If it is determined that an employer is liable for an Employer Shared Responsibility payment after the employer has responded to the initial IRS contact, the IRS will send a notice and demand for payment. That notice will instruct the employer on how to make the payment. Employers will not be required to include the Employer Shared Responsibility payment on any tax return that they file.

Is more detailed information available?

Yes. Treasury and the IRS have proposed regulations on the new Employer Shared Responsibility provisions. Comments on the proposed regulations may be submitted by mail, electronically, or hand-delivered, and are due by March 18, 2013.

The complete Q&A may be found here:
IRS Questions and Answers on Employer Shared Responsibility Provisions Under the Affordable Care Act

The Affordable Care Act—a big compliance hassle for 2013 to be sure, but hardly your only compliance hassle. Are all of your managers and supervisors acting according to your policies and applicable laws? How can you tell what’s really going on in your organization? There’s only one way to find out—regular audits.

The rub is that for most HR managers, it’s hard to get started auditing—where do you begin?

BLR’s editors recommend a unique product called HR Audit Checklists. Why are checklists so great? Because they’re completely impersonal, forcing you to jump through all the necessary hoops one by one. They also ensure consistency in how operations are conducted. That’s vital in HR, where it’s all too easy to land in court if you discriminate in how you treat one employee over another.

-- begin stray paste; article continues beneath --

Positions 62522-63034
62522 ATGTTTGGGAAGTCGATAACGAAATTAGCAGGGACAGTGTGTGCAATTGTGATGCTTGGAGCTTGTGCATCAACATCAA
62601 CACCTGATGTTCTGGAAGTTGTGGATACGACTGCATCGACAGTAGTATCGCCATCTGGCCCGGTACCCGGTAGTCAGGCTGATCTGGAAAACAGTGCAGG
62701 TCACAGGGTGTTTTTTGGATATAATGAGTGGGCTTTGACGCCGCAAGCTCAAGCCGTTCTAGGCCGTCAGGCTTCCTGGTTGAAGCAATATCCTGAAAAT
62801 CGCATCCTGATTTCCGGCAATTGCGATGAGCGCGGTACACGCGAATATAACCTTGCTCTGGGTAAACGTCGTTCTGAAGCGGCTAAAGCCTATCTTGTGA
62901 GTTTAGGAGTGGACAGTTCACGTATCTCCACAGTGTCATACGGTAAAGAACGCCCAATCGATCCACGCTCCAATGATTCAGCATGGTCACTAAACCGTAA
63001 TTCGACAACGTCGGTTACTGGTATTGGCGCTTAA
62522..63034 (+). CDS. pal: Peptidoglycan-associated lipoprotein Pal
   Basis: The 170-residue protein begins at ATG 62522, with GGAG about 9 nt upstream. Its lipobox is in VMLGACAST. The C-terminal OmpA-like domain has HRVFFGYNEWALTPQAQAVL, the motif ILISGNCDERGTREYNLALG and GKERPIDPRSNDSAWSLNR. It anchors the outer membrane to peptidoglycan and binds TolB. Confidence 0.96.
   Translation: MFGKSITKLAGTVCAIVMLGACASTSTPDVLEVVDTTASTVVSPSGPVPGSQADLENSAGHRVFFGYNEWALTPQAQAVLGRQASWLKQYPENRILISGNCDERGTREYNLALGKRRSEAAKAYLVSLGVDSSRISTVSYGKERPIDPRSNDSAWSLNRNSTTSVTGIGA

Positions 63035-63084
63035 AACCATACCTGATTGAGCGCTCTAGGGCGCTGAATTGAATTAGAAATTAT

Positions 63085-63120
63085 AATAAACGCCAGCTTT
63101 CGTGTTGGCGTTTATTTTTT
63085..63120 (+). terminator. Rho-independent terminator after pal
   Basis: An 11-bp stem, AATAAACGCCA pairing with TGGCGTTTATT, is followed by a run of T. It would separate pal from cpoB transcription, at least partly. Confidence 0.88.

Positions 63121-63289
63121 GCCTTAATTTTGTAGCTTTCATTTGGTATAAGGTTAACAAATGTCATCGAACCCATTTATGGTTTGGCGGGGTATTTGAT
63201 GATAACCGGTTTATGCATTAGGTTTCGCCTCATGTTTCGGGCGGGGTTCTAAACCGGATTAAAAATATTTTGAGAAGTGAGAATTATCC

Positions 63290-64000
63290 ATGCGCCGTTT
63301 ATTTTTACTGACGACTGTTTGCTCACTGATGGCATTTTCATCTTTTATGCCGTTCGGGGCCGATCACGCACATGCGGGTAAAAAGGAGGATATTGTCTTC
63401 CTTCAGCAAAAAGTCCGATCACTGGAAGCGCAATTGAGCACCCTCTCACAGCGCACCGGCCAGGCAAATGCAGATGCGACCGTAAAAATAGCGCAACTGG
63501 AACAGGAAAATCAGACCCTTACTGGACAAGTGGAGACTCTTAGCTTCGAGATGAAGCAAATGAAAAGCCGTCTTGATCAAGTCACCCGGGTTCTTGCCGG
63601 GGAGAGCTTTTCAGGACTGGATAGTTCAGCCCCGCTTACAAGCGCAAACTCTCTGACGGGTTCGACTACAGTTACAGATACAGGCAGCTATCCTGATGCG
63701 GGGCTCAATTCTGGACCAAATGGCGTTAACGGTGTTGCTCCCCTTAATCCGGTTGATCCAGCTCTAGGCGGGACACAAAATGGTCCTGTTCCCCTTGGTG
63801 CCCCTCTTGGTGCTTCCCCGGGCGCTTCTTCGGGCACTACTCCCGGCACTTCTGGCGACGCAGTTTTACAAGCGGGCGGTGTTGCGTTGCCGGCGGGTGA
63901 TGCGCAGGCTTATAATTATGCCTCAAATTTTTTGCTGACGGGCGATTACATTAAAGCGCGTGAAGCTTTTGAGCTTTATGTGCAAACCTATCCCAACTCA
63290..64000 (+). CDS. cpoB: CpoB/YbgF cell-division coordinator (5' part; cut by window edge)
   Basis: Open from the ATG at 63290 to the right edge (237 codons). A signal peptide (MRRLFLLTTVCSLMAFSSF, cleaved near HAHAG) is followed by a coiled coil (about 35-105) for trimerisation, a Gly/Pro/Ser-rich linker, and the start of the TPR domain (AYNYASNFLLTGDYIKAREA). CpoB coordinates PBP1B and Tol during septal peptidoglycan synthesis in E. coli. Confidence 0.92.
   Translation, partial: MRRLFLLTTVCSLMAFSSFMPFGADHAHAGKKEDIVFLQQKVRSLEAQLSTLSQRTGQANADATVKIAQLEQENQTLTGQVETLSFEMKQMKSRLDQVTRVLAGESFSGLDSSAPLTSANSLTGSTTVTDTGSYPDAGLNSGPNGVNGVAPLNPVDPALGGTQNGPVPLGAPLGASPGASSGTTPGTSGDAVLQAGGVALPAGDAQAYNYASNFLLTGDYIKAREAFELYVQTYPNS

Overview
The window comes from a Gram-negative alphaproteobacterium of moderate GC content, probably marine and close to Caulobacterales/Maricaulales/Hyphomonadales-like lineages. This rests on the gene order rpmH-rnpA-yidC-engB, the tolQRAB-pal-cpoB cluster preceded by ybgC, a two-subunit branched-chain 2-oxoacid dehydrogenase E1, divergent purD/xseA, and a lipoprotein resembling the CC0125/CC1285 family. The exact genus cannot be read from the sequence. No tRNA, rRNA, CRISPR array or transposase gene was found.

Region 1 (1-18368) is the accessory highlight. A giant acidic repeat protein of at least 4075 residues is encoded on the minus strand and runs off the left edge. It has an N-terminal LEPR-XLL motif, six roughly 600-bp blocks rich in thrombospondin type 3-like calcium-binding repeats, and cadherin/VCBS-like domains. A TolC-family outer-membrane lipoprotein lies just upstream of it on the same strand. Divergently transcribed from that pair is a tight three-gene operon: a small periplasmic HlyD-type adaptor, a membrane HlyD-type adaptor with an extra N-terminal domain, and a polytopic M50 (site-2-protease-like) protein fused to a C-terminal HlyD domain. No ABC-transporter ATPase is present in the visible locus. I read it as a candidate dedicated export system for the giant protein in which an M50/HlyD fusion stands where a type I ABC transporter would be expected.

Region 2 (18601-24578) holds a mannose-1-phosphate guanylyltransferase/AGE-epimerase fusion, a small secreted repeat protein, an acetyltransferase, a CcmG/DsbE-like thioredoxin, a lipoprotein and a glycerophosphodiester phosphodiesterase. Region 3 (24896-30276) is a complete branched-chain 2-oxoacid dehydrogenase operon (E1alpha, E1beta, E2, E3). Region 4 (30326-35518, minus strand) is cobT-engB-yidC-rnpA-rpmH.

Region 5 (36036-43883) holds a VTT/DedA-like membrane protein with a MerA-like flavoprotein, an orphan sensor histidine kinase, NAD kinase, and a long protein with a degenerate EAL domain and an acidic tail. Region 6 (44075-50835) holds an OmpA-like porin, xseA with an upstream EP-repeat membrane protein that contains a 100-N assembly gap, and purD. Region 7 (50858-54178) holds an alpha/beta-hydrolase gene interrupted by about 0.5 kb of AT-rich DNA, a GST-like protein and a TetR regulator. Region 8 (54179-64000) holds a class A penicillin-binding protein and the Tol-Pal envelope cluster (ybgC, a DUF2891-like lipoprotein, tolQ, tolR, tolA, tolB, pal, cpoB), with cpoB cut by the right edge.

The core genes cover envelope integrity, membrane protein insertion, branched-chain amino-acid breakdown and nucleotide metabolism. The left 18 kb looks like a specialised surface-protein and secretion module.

Using the “hope” system to avoid lawsuits? (We “hope” we’re doing it right.) Be sure! Download the FREE REPORT, HR Training to Avoid Lawsuits, Audits, and Fines, and also try HR Audit Checklists on us for 30 days. Learn More.

HR Audit Checklists compels thoroughness. For example, it contains checklists both on Preventing Sexual Harassment and on Handling Sexual Harassment Complaints. You’d likely never think of all the possible trouble areas without a checklist; but with it, just scan down the list, and instantly see where you might get tripped up.

In fact, housed in the HR Audit Checklists binder are dozens of extensive lists, organized into reproducible packets, for easy distribution to line managers and supervisors. There’s a separate packet for each of the following areas:

  • Staffing and training (incorporating Equal Employment Opportunity in recruiting and hiring, including immigration issues)
  • HR administration (including communications, handbook content, and recordkeeping)
  • Health and safety (including OSHA responsibilities)
  • Benefits and leave (including health cost containment, COBRA, FMLA, workers’ compensation, and several areas of leave)
  • Compensation (payroll and the Fair Labor Standards Act)
  • Performance and termination (appraisals, discipline, and separation)

HR Audit Checklists is available to HR Daily Advisor readers for a no-cost, no-risk evaluation in your office for up to 30 days. Visit HR Audit Checklists, and we’ll be happy to arrange it.